What if everything we think we know about poverty is wrong? And what if the way we are addressing poverty is only making things worse? These are just but a couple of the many provocative questions raised in the landmark poverty-fighting book, “When Helping Hurts: How to Alleviate Poverty Without Hurting the Poor…and Yourself.”
Now in its second edition and selling nearly half a million copies, “When Helping Hurts” has roots in the Chalmers Center, a self-described “think and do-tank” nestled at the border of Tennessee and Georgia in picturesque Lookout Mountain. The center is challenging how charities, nonprofits and churches measure success in the effort to alleviate poverty.
Co-authored by Brian Fikkert, an economics professor at nearby Covenant College, “When Helping Hurts” is unapologetically Christian. You don’t get far in the book before encountering scriptural passages and the telling of Jesus Christ’s ministry on earth to contextualize poverty in the modern day.
And yet, the book’s popularity suggests that the message is resonating with folks outside the church community. That’s because in a time when poverty fighting is becoming increasingly metrics oriented, Fikkert and Steve Corbett, a community development specialist for the Chalmers Center, are pushing poverty fighters and charities to think about poverty to include much more than a lack of material wealth. For them, poverty is the “result of relationships that do not work, that are not just…. that are not harmonious or enjoyable.”
Seen that way, poverty is much more pervasive and requires a more holistic approach in response that goes beyond the immediate needs of shelter, food and money.
The authors contend that “every human being is suffering from a poverty of spiritual intimacy.”
While these terms may seem foreign to the secular reader, they are not incompatible with what scholars outside of the church have been arguing recently to describe a fuller understanding of poverty that goes beyond dollars and cents. One of the best reads on this subject is Robert D. Putnam’s “Our Kids: the American Dream in Crisis,” which argues that children living in poverty lack much more than material wealth. In her review of the book, Emily Badger of the Washington Post writes:
They [poor children] have few mentors. They’re half as likely as wealthy kids to trust their neighbors. The schools they attend offer fewer sports, and they’re less likely to participate in after-school activities. Even their parents have smaller social networks. Their lives reflect the misfortune of the working-class adults around them, who have lost job prospects and financial stability.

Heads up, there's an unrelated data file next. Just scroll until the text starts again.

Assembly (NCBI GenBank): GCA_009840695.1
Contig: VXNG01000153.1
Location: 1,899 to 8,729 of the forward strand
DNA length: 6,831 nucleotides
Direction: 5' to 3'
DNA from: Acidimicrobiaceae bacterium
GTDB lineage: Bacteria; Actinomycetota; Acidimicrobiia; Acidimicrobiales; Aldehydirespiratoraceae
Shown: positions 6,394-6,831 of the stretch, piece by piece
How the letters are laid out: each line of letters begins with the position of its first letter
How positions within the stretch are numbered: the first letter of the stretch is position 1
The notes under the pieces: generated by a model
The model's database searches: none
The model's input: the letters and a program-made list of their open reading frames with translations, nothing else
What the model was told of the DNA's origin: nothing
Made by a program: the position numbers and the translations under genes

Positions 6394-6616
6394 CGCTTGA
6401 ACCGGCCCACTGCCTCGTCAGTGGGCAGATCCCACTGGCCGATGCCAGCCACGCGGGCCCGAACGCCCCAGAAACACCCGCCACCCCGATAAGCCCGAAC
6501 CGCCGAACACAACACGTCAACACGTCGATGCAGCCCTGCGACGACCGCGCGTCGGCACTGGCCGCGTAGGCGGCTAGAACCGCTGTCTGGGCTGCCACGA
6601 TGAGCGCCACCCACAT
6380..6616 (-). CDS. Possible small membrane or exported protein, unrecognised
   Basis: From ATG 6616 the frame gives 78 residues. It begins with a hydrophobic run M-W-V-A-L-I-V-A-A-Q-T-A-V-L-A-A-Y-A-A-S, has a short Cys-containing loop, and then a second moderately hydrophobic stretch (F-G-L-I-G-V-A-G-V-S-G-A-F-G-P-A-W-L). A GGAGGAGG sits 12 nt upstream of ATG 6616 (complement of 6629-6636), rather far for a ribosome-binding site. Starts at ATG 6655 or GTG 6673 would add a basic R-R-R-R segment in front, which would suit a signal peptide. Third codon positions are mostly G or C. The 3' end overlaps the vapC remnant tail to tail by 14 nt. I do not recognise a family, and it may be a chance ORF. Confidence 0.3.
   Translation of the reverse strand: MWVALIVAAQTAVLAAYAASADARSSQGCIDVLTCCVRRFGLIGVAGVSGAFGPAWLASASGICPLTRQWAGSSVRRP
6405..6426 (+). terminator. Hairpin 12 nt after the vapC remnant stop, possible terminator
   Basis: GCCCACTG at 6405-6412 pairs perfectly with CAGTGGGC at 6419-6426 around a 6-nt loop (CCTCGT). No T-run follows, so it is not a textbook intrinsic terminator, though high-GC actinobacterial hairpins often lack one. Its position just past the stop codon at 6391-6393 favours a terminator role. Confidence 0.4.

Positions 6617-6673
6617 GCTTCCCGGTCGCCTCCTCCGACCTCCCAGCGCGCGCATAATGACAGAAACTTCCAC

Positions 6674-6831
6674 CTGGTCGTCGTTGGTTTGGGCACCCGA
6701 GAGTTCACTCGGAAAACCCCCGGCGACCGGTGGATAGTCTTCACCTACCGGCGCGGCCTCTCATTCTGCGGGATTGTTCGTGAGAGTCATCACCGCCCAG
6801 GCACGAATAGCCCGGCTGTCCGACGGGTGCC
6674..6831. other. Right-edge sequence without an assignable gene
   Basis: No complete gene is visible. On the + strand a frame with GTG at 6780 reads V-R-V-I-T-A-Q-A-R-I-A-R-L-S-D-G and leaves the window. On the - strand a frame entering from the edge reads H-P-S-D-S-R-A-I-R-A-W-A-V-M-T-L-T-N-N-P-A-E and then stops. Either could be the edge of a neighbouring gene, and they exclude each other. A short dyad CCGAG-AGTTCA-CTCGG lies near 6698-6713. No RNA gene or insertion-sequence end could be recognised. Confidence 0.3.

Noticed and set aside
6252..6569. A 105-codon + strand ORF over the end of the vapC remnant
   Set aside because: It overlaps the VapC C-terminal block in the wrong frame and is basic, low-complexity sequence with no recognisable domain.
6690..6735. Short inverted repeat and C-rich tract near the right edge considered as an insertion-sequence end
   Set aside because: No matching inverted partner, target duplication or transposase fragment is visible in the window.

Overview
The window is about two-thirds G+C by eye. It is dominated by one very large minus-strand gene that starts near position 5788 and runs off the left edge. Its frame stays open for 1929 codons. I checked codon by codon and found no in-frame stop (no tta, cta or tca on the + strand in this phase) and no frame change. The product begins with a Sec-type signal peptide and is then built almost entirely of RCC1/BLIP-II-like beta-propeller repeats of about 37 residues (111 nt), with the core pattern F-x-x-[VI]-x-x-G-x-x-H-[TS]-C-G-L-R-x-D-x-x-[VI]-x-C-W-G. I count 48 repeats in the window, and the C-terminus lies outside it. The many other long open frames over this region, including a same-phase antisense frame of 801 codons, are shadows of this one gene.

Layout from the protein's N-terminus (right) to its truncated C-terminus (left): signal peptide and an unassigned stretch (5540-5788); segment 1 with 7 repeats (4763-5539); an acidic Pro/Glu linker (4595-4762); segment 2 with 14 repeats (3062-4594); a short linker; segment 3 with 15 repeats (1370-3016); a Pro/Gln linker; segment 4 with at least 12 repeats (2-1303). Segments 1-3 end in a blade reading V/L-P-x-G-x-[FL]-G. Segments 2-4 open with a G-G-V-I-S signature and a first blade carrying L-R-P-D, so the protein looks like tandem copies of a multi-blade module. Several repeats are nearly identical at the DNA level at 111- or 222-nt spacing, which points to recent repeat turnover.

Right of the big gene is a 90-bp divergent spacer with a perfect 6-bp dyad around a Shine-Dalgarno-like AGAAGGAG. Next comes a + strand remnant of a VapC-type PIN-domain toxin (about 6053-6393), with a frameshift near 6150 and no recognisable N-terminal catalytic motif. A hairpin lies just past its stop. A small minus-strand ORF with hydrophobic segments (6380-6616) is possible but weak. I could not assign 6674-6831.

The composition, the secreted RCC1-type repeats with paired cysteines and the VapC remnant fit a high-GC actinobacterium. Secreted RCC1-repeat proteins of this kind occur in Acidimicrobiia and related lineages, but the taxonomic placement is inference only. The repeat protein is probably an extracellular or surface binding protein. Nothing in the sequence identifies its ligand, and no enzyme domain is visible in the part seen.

Poverty is much more pervasive and requires a more holistic approach in response that goes beyond the immediate needs of shelter, food and money
And at a time when the number of people living in poverty continues to rise and big cities are coping with a growing homeless population, there is increased demand to find solutions that work. For Michael Briggs, executive director of the Chalmers Center, this means the center is as busy as it has ever been imparting their wisdom grounded in both a biblical worldview but also empirical research.
That biblical understanding is indispensible and nonnegotiable, Briggs says. Although that may turn some people off, Briggs tells Opportunity Lives that the first step to reducing poverty is repentance and an understanding that we are all spiritually broken. It is also about compelling the church to walk “alongside people who are poor.”
This is critical because otherwise the church runs the risk of actually encouraging even more poverty. Writing in The Heritage Foundation’s “2016 Index of Culture & Opportunity,” Fikkert observes:
“If we listen carefully to the poor, we can hear them longing for more than just greater consumption, for they commonly express feelings of shame, inferiority, social isolation and powerlessness. These problems involve far more than a lack of material things…”
The message is simple and powerful, even if it is grading to the ears conditioned to think that eradicating poverty largely consists of increasing charitable donations and summoning the federal, state and local government to open up the purse springs to spend more on welfare and entitlement programs.
Israel Ortega is a Senior Writer for Opportunity Lives. You can follow him on Twitter:@IzzyOrtega.